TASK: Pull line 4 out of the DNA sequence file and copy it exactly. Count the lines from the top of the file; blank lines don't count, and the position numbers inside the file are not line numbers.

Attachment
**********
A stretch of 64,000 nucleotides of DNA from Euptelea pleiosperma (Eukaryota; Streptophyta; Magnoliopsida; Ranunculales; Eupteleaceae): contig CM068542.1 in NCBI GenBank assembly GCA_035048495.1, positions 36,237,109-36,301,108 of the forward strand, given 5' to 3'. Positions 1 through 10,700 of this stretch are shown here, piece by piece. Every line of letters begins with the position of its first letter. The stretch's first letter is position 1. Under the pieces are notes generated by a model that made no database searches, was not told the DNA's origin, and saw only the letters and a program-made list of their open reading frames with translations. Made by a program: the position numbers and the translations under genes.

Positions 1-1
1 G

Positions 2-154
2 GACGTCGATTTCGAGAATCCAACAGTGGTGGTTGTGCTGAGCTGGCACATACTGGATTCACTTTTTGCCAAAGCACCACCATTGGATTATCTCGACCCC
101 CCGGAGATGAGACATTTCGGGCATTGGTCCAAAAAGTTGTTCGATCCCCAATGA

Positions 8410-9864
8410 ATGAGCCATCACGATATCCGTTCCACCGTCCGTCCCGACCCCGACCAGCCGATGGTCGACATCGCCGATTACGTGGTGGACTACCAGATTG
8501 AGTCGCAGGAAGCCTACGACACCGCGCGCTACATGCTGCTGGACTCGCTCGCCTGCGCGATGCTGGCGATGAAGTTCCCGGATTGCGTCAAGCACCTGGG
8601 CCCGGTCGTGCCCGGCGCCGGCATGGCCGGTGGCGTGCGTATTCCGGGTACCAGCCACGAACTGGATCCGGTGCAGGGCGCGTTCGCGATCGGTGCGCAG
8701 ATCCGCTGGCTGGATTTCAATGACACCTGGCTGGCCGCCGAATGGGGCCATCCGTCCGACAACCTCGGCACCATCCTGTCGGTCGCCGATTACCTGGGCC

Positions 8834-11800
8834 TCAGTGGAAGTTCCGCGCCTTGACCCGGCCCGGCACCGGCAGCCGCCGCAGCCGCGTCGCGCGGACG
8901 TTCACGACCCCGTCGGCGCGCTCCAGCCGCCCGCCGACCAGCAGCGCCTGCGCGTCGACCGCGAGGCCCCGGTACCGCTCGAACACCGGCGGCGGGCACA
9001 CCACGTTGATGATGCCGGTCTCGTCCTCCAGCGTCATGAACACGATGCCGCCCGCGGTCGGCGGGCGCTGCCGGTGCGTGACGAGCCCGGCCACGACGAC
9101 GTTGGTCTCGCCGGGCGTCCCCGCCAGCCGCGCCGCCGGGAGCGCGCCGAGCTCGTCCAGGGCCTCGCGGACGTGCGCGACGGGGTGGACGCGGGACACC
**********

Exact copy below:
Positions 2-154